Prison Phone Companies Involved in Scheme to Ban In-Person Jail Visits, Lawsuit Says

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Two lawsuits filed by civil rights organizations allege collusion between Michigan state and prison phone companies. The scheme involved a “quid pro quo kickback scheme” that canceled prison visits to increase profits for the companies, the indictments allege. As part of the scheme, a portion of the profits were shared with governments.

Civil Rights Corps, a nonprofit that it is self-explanatory as “dedicated to opposing systemic injustice in the laws of the United States,” recently filed two lawsuits, which oppose the same policy in all areas of St. Clair and Genesee in Michigan. These arrangements involved business relationships with the sheriffs of St. Louis County. Clair and Genesee who predicted that prison visits would end. Under the new system, prison visitors had to pay for calls made by inmates, and the money from those calls was split between providers and counties, the lawsuit says.

For example, in the case of The case of St. Clair– who write as critics of St. Clair Sheriff Matt King, St. Clair County, the jail phone company Securus, and others involved in the transaction—the plaintiffs say:

On September 22, 2017, St. Clair proposed a new law: the Family Visitation Ordinance to prevent people from visiting relatives incarcerated in local jails…The County’s decision was part of a quid pro quo kickback scheme with Securus Technologies, a for-profit company that does business with the jail. to charge families of incarcerated people to communicate through “services” such as high-end phones and video calls. County officials agreed to ban prison visits to the jail to reduce Securus’ income.

In the case of Genesee County, meanwhile, a case they argue the same. It says Genesee also partnered with Securus to end family visits in county jails:

On September 22, 2014, Genesee County officials enacted a new law: the Family Visitation Ordinance that prohibits people from visiting family members who are incarcerated in … Technology…

However, Genesee later switched providers from Securus to another telecommunications company, then called Global Tel*Link Corporation (GTL), but later changed its name to ViaPath. The agreement also focused on removing fees from the paid calls that visitors had to make to communicate with people in prison, with profit sharing between the government and the company:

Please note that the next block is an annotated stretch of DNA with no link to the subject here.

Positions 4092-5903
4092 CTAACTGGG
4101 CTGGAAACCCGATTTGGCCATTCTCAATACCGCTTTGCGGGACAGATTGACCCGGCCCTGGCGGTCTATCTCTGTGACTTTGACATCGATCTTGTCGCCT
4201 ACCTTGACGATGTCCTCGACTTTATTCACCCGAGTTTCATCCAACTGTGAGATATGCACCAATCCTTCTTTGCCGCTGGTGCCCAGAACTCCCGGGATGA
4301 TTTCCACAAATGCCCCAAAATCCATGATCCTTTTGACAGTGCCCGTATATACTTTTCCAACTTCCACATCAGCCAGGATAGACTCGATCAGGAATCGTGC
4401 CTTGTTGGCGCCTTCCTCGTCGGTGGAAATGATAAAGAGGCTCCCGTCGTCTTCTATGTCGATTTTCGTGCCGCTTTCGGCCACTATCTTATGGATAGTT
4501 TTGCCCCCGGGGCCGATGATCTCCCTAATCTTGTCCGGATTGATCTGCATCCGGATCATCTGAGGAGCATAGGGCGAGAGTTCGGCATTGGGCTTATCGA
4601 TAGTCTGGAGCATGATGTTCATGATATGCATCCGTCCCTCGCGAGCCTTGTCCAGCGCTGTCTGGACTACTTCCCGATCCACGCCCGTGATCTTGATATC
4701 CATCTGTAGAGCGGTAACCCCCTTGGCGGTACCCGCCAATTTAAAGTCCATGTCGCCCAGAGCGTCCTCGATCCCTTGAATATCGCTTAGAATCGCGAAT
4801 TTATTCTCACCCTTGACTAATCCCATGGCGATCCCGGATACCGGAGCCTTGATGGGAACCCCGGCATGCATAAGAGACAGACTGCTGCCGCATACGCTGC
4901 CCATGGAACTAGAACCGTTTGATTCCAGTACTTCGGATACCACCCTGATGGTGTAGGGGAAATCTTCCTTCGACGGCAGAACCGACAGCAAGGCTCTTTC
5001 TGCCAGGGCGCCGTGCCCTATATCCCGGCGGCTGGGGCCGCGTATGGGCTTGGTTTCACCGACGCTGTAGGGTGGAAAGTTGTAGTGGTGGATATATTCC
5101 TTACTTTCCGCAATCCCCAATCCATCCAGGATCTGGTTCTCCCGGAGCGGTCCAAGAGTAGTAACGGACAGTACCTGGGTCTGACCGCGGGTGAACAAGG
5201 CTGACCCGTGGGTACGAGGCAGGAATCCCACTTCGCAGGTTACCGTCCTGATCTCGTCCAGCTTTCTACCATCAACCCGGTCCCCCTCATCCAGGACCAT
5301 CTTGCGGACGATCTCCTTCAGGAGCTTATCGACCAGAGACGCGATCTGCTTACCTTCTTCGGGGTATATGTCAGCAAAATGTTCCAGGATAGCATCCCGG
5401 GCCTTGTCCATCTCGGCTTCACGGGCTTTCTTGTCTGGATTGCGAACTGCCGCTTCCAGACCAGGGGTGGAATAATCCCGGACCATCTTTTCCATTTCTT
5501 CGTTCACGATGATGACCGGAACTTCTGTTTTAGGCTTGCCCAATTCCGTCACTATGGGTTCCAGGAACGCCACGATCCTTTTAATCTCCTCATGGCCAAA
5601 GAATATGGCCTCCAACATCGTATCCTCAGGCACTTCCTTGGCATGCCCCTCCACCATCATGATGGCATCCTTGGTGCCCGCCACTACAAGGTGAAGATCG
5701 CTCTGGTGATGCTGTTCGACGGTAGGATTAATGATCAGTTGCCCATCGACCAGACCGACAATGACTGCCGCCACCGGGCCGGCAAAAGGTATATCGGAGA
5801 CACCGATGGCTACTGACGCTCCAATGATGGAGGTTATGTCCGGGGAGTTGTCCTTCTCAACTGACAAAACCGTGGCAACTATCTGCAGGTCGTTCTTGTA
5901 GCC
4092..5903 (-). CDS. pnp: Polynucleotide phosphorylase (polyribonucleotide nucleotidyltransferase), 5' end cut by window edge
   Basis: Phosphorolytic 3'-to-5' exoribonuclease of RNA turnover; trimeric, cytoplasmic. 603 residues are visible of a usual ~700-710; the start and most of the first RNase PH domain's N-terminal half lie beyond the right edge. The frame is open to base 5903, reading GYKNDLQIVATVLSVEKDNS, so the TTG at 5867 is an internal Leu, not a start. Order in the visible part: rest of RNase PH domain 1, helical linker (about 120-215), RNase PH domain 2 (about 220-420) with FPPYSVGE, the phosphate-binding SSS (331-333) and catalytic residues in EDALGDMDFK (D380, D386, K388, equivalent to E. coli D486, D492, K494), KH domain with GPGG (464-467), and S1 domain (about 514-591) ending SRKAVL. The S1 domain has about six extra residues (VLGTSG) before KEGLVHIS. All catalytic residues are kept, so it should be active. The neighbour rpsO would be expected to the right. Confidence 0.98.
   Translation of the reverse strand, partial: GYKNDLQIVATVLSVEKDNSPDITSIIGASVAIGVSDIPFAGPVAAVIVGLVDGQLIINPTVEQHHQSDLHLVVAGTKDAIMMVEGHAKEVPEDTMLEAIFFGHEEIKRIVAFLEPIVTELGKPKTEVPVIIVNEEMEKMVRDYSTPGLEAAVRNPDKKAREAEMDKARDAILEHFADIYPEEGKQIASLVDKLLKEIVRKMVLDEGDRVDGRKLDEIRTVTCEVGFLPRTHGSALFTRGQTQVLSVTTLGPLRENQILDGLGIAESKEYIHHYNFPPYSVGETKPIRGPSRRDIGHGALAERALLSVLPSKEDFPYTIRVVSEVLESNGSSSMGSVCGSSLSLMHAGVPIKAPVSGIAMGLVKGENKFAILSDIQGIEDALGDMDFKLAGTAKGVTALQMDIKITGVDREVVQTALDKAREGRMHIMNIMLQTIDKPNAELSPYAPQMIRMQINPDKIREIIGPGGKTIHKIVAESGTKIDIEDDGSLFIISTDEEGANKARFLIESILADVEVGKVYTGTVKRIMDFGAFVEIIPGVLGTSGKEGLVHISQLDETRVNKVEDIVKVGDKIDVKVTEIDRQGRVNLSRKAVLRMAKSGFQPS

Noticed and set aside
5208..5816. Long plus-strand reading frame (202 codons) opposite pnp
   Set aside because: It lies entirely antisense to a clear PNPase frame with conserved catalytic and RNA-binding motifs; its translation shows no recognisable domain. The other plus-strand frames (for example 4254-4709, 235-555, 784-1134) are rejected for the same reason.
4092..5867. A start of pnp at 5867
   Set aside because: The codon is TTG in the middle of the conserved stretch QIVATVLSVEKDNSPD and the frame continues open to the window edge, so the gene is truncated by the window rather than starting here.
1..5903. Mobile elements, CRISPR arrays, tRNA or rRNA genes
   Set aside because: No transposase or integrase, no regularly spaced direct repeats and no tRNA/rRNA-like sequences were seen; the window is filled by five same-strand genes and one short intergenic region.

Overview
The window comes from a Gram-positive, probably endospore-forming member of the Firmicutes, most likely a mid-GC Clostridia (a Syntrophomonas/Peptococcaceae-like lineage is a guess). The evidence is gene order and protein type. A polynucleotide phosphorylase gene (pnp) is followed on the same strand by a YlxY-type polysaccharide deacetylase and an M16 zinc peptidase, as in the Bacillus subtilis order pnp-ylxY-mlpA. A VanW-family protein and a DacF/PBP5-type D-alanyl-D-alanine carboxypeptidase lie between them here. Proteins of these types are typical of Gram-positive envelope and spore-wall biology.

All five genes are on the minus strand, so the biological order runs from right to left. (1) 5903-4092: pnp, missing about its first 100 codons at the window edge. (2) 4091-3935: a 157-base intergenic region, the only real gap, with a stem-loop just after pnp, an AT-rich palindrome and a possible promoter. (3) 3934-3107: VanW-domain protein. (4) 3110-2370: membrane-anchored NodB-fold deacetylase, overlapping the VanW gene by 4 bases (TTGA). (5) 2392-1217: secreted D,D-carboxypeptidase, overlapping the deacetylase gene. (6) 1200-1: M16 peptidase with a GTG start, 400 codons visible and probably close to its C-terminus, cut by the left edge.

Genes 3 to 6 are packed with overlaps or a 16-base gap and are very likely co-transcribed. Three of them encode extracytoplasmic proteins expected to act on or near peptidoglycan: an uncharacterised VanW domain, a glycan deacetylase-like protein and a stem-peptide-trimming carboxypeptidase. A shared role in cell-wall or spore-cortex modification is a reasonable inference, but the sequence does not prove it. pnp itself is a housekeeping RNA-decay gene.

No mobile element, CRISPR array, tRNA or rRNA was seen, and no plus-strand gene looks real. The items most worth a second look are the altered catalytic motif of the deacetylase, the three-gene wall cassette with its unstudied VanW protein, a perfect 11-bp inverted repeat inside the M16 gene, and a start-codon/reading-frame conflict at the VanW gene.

Under the leadership of Undersheriff (now Sheriff) Christopher Swanson, in 2018, the head of the jail told the account manager of Global Tel*Link Corporation (GTL) – another major jail communication company in the country – that County Prosecutors wanted to make. more money from calls and videos than you can promote money with Securus: “We want the best you can do,” he wrote. And he got it.

The County Defendants changed jail providers, negotiated and then signed an agreement with GTL in 2018. Under that agreement, which is still in effect, GTL pays the County Defendants $180,000 a year from the company’s phone fees, an annual so-called “technical support” fee of $60,000, and 20% of the cost of each video call (videos are priced at: $10.00 for 25 minutes). GTL said the county will receive an additional $16,000 annually from its cut in video calling fees alone.

Cody Cutting, attorney for the Civil Rights Corps, he told the Detroit Free Press: “These cases require the courts to act quickly because children are suffering. Each day these children and parents remain separated increases their pain. But these cases also raise a broader question: Do we as a society condone a criminal system so unethical that it perpetuates punishment and violence against children, families, and communities?

ViaPath, formerly known as GTL, told a New York Times that the company “denies the contents of the complaint and awaits an opportunity to defend the said claims.”

Easy Technologies, meanwhile, he told Ars Technica that the case was “misled and without reason. We look forward to defending ourselves, and we will not allow this suit to interfere with our efforts to create the best possible outcomes for the consumers we serve. “

Gizmodo reached out to ViaPath and Securus, as well as the St. Louis County Sheriff’s Office. Clair and Genesee. We will update this article when they respond.

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